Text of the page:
Sarah Trabert recently joined a team of archaeologists from the Oklahoma Archaeological Survey, University of Oklahoma, and Oklahoma State University in the investigation of the Deer Creek Site, a fortified ancestral Wichita site.
Deer Creek dates to the mid-18th century when many Native peoples, such as Wichita, had very complex relationships with French and Spanish explorers as well as other neighboring tribes. Deer Creek is one of only a few fortified sites on the Southern Plains where Native peoples built a series of ditches, ramparts, and possibly wooden walls to protect their villages.
The Deer Creek site had not been previously excavated by professional archaeologists and had been covered in a dense forest for the past three decades. Our team worked with the U.S. Army Corps of Engineers (land owners), the Wichita and Affiliated Tribes, and the Oklahoma Anthropological Society to decide how best to test the site.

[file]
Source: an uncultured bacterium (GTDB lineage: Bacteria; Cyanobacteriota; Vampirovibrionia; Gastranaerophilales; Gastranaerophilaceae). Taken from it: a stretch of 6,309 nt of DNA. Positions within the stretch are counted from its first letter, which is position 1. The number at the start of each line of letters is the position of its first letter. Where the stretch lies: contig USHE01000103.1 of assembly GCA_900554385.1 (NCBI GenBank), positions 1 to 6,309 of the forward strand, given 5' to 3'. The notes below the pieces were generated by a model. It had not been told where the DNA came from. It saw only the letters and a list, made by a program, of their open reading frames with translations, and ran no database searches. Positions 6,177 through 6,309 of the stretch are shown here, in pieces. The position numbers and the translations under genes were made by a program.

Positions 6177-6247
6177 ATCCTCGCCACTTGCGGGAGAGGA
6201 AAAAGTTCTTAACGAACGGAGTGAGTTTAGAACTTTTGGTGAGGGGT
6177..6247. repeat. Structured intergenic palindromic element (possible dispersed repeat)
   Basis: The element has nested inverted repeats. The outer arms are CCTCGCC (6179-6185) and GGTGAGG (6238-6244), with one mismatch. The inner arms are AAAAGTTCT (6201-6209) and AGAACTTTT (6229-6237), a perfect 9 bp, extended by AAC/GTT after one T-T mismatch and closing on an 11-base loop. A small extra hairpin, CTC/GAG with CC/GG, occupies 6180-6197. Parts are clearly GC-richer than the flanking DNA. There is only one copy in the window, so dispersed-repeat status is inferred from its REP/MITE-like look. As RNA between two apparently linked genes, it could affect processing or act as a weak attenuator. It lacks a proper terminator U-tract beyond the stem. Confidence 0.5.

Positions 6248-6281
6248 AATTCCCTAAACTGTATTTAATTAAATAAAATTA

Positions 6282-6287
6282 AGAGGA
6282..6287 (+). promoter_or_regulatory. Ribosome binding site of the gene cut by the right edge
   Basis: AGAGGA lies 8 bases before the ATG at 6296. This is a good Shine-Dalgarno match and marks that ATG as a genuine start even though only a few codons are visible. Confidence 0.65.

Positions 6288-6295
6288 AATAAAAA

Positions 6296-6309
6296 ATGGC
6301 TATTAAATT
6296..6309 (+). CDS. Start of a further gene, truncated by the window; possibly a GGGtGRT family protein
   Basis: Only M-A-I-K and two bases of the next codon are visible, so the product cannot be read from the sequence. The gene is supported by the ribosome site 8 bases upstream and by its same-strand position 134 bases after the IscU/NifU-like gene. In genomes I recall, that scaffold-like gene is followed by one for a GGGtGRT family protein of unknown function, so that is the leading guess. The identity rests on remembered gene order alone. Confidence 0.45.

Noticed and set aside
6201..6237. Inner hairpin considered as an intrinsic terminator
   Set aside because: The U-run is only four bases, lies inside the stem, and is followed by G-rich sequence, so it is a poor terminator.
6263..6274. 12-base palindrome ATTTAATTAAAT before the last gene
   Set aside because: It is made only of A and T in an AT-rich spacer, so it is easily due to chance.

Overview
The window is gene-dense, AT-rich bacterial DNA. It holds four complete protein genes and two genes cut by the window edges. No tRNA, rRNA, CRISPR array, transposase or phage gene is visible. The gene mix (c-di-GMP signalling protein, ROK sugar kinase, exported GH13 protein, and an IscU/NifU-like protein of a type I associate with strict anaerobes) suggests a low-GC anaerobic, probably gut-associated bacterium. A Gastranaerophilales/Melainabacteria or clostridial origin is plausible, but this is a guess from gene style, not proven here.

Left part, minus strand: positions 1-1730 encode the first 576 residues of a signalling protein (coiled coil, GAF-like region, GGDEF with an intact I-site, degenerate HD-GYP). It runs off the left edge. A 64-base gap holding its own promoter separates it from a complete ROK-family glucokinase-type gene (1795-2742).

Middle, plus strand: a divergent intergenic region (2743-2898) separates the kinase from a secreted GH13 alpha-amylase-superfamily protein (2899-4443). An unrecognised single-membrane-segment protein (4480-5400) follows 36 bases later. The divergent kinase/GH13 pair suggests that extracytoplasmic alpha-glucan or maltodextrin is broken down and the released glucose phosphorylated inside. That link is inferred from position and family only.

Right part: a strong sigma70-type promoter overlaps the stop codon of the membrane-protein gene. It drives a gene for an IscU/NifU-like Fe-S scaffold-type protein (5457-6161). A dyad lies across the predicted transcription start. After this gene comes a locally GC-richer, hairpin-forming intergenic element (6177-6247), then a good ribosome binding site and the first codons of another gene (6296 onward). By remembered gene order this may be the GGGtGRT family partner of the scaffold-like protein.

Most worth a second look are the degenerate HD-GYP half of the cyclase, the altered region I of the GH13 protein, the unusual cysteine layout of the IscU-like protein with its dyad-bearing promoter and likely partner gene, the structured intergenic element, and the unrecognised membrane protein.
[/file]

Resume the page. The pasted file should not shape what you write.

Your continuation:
The dense forest on the site presents challenges to archaeological investigation and at the same time could be damaging the cultural deposits under the surface. A primary goal of our 2016 work was to determine whether the tree roots were harming the integrity of the site. We chose to test several areas of the site including part of one fortification ditch and trash mounds to see how deeply buried the materials were and if they were being harmed.
We discovered a number of very interesting artifacts including bone tools (bison scapula hoes), projectile points and hide scrapers, pottery sherds, pipes, beads, and an iron hoe.
We also found that roots were impacting the site—roots have moved artifacts, they’ve grown through bone artifacts, and disturbed underground features such the trash pits.
We only excavated a very small portion of the site and have not completed our analysis. We’ll be posting more updates as the analysis continues.
Exciting news! We have received permission to hold the next University of Oklahoma Archaeological Field School at Deer Creek—more information will be coming. Stay tuned!